- Drew Goodmanson is thinking about Missional Eldership – Leading a Transformational Community. Leadership is one of those bugbears we’re still needing to finish reimagining. I do know that we shouldn’t be setting up any superstars as “substitute Christs,” for If you meet Christ on the road, kill him! If that has your attention, you may need to brush up on your Zen. Click through to Mark Van Steenwyk’s post, it’s well worth the read — trust me, neither of us are being heretical, despite the provocative phrase.
- Eric Hogue tosses out a few examples of “Missional In My Neighborhood” (HT), some good ideas, reminds me of a piece I did not long ago. Lesson, don’t despise the small beginnings on your way to being missional.
- I noticed that the Next Wave website seems to have vaporized over the past few days, at least at the old url. The current issue is online at a different url though; either way, there’s a Brian McLaren quote on missional church that caught my eye, lifted from Next Wave:
The term missional asks this question: what is the purpose of the church? To enfold and warehouse Christians for heaven, protecting them from damage and spoilage until they reach their destination? Or to recruit and train people to be transforming agents of the kingdom of God in our culture? The missional church understands itself to be blessed not to the exclusion of the world, but for the benefit of the world. It is a church that seeks to bring benefits to its nonadherents through its adherents.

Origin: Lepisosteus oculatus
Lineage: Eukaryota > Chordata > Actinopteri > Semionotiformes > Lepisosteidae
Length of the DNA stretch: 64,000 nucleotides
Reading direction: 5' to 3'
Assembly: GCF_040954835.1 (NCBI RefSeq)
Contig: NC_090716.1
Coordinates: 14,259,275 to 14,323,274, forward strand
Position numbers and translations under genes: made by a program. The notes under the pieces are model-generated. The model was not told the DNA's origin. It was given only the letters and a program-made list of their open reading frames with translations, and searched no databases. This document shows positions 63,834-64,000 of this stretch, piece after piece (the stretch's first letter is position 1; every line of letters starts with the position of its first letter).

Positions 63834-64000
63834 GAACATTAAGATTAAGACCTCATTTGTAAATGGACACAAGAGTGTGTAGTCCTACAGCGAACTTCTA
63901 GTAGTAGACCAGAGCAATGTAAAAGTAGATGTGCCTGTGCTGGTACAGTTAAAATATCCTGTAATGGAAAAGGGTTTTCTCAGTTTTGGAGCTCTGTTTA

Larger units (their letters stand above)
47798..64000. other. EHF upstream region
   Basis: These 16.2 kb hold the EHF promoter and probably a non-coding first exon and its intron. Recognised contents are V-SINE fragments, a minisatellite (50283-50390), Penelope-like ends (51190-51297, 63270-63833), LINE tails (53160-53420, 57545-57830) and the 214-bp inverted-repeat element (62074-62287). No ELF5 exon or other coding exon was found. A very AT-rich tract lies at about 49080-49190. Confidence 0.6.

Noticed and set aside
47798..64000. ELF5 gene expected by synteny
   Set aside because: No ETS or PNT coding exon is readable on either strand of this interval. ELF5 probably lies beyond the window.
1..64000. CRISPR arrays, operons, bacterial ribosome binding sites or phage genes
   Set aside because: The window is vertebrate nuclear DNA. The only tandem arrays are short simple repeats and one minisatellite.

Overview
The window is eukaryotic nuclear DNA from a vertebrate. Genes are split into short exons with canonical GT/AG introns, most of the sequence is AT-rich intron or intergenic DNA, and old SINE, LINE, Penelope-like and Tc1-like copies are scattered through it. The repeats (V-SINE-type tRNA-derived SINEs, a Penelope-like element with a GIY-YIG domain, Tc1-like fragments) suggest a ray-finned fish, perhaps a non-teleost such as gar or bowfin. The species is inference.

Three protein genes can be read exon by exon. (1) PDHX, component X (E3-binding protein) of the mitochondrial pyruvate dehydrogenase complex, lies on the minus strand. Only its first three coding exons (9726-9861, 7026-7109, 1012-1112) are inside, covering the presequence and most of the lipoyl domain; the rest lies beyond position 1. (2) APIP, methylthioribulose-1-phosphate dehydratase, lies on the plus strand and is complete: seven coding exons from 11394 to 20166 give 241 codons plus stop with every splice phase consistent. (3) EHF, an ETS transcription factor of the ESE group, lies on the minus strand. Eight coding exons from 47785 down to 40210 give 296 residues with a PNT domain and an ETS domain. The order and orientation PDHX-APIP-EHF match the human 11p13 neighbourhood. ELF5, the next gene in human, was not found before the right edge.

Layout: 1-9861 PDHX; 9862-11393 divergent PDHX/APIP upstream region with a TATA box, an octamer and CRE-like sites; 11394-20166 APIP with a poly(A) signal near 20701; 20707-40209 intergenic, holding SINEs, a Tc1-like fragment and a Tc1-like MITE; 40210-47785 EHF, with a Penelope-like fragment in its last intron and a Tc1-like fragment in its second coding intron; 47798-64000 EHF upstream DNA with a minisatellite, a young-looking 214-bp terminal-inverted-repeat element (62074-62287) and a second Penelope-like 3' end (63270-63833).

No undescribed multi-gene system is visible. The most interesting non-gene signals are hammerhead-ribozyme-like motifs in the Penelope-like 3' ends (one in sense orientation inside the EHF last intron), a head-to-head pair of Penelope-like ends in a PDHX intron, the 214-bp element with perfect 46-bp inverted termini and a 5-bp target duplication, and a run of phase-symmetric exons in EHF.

- Jordon Cooper has done an excellent substantive piece on The Present Church in which he is clear about being unable to predict the future, but surveys a great overview of the landscape that we have to work with as we try to figure out what’s in store. If you don’t get the Canadian political references in the first paragraph, just push past them, you don’t need to get them to get the real meat out of the article. A good read.
- Darryl Dash: Tim Keller on spiritual fruit and ministry… good stuff, citing Calvinists (I just point that out to be provocative). I confess I read this one too fast… I need to go back and read it slowly. Two or three times; it’s that kind of post.